I have a problem with a slightly customised Debian image that I’m trying to do some headless work on. The problem is that the installed locales list has been reduced to this:
C en_GB en_GB.iso88591 en_GB.iso885915 en_GB.utf8 POSIX
However, when I log in as root (with an otherwise as-vanilla profile), I find this:
~# set | grep LC_ LC_CTYPE=en_US.UTF-8
That’s the only LC_ environment variable set, and presumably that means that it’s being explicitly set somewhere (and given that /etc/default/locale only contains LANG=en_GB, I can’t see any other alternative). However, I can’t see where it is being set, and the fact that it’s wrong is preventing, for example, postgresql-8.4 from installing. I know I can do an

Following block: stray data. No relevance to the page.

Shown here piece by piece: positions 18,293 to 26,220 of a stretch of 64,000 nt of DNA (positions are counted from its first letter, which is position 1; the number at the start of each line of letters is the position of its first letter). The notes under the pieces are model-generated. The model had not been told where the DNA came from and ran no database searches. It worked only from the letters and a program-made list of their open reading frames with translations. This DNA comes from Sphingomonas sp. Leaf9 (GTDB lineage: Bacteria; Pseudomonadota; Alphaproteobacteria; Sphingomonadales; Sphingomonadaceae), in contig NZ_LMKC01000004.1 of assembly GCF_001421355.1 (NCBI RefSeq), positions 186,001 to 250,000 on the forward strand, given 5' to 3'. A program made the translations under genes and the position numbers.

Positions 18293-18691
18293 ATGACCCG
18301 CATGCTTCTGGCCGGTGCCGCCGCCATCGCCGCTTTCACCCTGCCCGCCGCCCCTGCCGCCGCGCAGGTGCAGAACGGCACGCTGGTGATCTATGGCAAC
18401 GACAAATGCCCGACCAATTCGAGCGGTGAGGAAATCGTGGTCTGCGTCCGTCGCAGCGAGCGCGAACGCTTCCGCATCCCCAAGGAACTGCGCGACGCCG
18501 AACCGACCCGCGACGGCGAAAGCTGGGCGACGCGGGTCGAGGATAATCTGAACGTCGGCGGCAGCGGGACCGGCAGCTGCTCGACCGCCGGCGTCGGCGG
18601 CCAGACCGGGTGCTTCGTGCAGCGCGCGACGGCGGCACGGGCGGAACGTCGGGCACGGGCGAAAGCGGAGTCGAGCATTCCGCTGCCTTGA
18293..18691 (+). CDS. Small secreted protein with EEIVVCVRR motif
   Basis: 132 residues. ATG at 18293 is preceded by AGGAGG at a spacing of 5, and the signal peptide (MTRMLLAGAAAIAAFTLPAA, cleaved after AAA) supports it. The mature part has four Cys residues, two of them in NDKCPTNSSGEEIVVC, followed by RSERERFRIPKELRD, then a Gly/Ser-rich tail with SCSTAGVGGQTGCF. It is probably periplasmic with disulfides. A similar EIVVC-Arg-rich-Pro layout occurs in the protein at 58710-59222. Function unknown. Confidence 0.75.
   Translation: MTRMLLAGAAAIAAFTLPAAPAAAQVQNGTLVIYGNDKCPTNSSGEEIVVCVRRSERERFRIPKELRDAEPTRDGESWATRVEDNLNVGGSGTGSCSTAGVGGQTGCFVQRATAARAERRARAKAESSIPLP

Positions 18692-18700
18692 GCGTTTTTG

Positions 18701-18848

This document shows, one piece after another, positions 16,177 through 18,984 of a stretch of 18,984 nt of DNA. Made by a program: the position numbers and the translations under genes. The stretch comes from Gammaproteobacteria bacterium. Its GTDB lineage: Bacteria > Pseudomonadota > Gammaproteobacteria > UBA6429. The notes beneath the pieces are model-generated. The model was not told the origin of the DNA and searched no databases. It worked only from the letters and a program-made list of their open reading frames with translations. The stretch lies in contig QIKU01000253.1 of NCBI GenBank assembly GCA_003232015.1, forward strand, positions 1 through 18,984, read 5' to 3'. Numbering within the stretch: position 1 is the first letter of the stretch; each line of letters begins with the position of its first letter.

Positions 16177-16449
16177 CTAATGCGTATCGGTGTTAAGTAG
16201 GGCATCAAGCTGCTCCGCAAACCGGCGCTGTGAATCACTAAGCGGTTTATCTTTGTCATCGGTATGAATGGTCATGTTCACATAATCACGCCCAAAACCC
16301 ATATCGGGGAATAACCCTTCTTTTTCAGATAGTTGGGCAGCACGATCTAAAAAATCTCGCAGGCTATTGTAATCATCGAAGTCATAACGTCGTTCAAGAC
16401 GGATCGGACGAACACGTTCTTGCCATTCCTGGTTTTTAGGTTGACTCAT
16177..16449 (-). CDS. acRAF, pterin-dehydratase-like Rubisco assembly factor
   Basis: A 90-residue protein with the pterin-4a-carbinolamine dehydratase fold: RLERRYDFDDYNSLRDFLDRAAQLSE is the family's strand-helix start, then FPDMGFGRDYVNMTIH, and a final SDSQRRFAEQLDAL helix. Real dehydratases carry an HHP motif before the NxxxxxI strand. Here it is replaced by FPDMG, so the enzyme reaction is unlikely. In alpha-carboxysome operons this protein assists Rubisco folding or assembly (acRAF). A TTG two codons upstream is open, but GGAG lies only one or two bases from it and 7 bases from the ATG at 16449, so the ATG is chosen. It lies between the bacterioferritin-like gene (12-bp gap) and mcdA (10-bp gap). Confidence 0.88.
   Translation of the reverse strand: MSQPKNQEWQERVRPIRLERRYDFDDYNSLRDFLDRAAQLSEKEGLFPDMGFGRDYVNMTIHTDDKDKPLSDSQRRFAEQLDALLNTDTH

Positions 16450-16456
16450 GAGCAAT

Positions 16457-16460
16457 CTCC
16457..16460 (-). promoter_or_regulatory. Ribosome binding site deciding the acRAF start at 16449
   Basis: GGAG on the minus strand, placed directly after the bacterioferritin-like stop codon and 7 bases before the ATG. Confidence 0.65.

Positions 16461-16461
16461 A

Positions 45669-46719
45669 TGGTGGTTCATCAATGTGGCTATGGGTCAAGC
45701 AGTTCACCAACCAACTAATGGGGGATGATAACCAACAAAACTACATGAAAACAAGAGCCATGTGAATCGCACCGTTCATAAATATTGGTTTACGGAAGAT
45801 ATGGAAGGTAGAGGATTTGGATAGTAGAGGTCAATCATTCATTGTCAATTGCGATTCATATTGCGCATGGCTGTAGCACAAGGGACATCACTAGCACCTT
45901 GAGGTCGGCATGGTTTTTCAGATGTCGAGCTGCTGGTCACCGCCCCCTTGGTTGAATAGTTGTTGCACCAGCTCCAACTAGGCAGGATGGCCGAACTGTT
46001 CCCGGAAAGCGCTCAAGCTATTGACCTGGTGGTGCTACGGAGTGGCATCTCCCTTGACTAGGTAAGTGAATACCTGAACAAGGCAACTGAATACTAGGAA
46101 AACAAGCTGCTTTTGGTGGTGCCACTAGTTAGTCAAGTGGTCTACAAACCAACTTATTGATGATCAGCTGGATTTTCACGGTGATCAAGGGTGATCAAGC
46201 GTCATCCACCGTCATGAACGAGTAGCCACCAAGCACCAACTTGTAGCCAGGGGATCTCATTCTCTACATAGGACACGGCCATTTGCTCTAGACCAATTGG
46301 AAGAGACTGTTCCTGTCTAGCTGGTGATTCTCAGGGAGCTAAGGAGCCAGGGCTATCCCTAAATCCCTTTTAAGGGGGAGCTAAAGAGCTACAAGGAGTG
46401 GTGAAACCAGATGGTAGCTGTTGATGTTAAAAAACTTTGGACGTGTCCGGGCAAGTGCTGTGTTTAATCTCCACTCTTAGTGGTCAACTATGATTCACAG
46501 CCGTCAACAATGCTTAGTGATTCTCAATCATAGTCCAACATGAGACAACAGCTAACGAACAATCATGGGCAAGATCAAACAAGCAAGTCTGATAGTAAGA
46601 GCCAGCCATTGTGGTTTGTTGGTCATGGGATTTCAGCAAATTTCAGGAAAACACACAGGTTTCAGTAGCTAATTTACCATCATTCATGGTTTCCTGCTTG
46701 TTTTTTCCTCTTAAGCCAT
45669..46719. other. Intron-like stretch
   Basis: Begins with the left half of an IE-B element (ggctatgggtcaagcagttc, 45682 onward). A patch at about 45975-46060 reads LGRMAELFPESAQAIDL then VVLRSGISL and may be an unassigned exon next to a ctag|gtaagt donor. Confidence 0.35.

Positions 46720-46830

LC_CTYPE=en_GB apt-get install postgresql-8.4
to work around this, but I’d really like to understand where this setting comes from, and I really dislike the idea of installing an otherwise-unnecessary locale to make this go away. So: where does this LC_CTYPE setting come from, and how do I make it go away?
You can install the missing locales:
apt-get install debconf dpkg-reconfigure locales
Choose the locales you would like to install.
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